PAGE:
On one of my first days in Medellin, I went to the botanical garden. It was wonderfully beautiful and I thoroughly enjoyed myself. Upon entering the gardens, there was a lady selling various fruit juices. They were already prepared and had huge chunks of ice inside as I’ve seen in other places – like drinking horchata in Honduras.
I got some guanabana juice and for the first time there were chunks of guanabana inside. Nice! But considering that it was 9am I think I was one of the first customers. About half an hour later, I noticed my stomach wasn’t terribly happy, but it wasn’t upset either. As time went on, there was less and less happiness in my gastrointestinal tract.
I ended up in the middle of nowhere exactly when I needed to… explode. I decided to summon all my strength to hold back the floodgates so I could get to a shopping complex near the Industriales metro station. There were confirmed clean bathrooms there as I’d used the bathroom there the day before. They also had a Mexican restaurant. If my stomach was upset, nachos and beans would be a great easy food to eat and digest since I was hungry. And there was internet so I could work and relax.
As you can expect in this situation, I got close to where I needed to be and then made a bit of a wrong turn. I ended up on a highway walking on train tracks and had to run for my life to cross the street. But in the end I made it to the shopping center.
Let’s just say I felt like a new man when all was said and done.
I don’t typically ask what others do in public bathrooms, but I tend to mummify toilet seats. I know my laptop’s keyboard is probably dirtier than the toilet seat, but mentally I need that separation between my body and the toilet. And with all the toilet paper it’s as if I end up floating (I’m exaggerating, obviously!)
I finished in the bathroom, had my dinner, enjoyed my nachos, and caught up on Happy Nomad Tour administrative things.
I left the shopping center, walked around a bit, and then headed back to my temporary home here in Medellin. This involved a 20-minute metro ride and then a 20-minute bus ride.
Everything was uneventful until the bus ride. I got on the bus and sat down in the back. Soon thereafter the person next to the window had to get off. So the easiest thing to do was to relocate to the empty row in front of me to the right.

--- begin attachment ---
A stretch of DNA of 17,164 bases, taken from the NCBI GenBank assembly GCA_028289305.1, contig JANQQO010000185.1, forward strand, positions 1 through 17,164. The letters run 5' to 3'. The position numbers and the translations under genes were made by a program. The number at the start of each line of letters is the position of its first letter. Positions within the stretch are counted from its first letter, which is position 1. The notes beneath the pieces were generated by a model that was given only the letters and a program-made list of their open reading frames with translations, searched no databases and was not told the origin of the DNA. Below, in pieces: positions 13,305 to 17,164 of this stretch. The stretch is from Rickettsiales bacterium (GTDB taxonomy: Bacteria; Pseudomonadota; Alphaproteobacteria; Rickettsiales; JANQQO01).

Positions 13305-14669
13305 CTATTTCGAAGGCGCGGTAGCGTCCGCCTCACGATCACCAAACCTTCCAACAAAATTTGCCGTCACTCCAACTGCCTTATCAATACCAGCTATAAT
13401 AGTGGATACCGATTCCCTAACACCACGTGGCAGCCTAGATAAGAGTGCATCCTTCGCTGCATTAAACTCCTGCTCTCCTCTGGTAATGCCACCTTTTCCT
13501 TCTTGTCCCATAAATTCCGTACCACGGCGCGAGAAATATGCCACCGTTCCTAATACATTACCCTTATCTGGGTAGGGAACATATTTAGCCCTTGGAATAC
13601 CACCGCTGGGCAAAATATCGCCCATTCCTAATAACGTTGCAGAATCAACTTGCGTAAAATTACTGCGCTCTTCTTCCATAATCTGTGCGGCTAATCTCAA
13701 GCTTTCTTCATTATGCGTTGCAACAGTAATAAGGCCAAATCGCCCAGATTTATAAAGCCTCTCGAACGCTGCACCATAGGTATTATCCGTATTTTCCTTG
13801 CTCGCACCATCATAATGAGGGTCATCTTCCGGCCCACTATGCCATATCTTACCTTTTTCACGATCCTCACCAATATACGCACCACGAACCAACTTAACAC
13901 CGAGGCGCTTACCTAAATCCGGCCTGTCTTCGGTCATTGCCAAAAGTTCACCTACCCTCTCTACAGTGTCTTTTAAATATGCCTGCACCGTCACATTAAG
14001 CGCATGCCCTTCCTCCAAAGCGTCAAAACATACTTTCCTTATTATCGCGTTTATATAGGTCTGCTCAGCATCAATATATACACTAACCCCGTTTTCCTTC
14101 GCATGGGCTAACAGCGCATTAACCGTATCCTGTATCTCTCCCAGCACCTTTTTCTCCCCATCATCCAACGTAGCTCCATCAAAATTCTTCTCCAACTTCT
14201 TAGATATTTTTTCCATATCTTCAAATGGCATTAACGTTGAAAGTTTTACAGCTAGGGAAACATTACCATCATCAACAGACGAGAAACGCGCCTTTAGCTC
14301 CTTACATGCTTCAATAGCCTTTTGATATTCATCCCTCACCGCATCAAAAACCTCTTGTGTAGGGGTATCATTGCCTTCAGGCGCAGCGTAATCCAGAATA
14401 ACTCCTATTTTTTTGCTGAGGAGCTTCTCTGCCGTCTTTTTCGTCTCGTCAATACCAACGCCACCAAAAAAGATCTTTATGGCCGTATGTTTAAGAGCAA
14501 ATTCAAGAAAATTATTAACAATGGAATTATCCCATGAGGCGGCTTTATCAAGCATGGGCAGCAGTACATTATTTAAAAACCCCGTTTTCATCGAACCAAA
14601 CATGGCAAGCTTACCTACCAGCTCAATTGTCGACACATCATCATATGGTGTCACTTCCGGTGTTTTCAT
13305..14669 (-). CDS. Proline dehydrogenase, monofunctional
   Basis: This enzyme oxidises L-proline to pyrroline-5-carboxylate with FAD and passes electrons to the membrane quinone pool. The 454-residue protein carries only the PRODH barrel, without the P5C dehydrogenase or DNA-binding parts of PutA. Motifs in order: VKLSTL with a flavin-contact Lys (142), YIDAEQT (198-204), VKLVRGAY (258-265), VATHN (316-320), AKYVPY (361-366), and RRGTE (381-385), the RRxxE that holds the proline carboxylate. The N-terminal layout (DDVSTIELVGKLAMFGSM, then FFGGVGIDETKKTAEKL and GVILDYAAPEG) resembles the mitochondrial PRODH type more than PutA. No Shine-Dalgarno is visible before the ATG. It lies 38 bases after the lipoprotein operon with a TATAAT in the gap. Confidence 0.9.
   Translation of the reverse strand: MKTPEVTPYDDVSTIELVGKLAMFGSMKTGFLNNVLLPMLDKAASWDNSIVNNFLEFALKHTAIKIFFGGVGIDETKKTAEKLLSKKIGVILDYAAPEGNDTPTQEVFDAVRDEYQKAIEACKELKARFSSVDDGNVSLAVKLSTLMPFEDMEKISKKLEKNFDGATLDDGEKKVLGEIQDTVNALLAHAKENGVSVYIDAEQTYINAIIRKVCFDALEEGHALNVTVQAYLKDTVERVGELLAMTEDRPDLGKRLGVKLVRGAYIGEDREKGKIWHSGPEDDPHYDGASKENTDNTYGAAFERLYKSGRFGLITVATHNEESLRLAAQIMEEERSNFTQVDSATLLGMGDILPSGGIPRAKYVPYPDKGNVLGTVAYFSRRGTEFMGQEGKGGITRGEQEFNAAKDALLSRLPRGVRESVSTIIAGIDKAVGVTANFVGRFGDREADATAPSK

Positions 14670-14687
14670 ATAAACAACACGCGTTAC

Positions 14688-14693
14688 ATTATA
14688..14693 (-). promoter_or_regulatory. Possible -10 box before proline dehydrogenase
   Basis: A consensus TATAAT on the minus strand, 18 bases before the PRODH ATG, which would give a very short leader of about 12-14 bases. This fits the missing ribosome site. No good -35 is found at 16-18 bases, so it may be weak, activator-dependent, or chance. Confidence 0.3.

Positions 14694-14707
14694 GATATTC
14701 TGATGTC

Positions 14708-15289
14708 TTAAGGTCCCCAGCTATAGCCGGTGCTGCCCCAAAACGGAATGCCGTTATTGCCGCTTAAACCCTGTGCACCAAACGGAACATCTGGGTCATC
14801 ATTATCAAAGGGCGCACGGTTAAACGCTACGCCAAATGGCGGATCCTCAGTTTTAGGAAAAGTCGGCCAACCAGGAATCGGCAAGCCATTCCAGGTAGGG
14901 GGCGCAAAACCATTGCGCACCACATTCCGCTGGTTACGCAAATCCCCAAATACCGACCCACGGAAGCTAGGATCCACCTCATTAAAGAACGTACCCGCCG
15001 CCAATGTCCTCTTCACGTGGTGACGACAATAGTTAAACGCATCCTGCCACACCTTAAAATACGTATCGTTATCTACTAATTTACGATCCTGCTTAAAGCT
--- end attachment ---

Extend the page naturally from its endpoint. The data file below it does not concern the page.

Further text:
I opened my backpack and drank some water from my water bottle. When my backpack was open, it was obvious that I had napkins in there since they were at the top of one compartment.
When the row to my left became empty, I relocated there since my landmark to know when to get off the bus is on the left side of the bus. While sitting there, the lady behind me tapped me on the shoulder. She spoke with a low volume and fast, so I had a hard time understanding her. All I understood was something about “papel higienico” or toilet paper.
She repeated herself. I didn’t understand much more the second time around. I then thought maybe she saw my napkins in my bag and wanted to borrow some toilet paper. The day before I saw a lady pee next to the side of the road and maybe this lady had an emergency and was about to do the same.
When she stood up to leave, waiting for the bus to stop, she told me her message once last time. As she told me, I offered her the napkins I had taken out of my bag when I saw her get up. I kindly offered her them and instead she seemed to get angry and disgusted.
I got to my home in Medellin and talked to the family a bit. I then went to the bathroom. I’m not ashamed to admit that in comfortable locations it’s a pleasure to do #1 sitting down – especially after a long day of walking around in the sun.
Oh the horror!
I pulled down my pants and it all became so clear. As I pulled down my pants, a piece of the mummy fell out the back! Yes, a strip of toilet paper from my mummification of the toilet seat a few hours earlier had somehow gotten wedged between my back and my pants and ended up being like a tucked-in cape – or a tail.
And then I felt horrible.
The nicest lady in Medellin, after thousands of people saw me walking around with toilet paper hanging out of my pants, informed me about it. And my way of repaying her, from her perspective, was to offer her the toilet paper that had been stuck in my pants on her way off the bus!
Well, this kind of thing can happen to anyone. The nice thing was that I felt zero embarrassment about the whole thing. I don’t sweat the small stuff anymore, and if anything I found the whole thing funny.
That said, I’ll pay more attention now. I think it happened because the shirt I was wearing, the wonderful gift from the students I spoke to in El Salvador, is longer than a normal shirt. So it must have fallen down as I got up and lifted the toilet paper up under my shirt and then into my pants as I pulled them up.
Yet another crazy experience on The Happy Nomad Tour…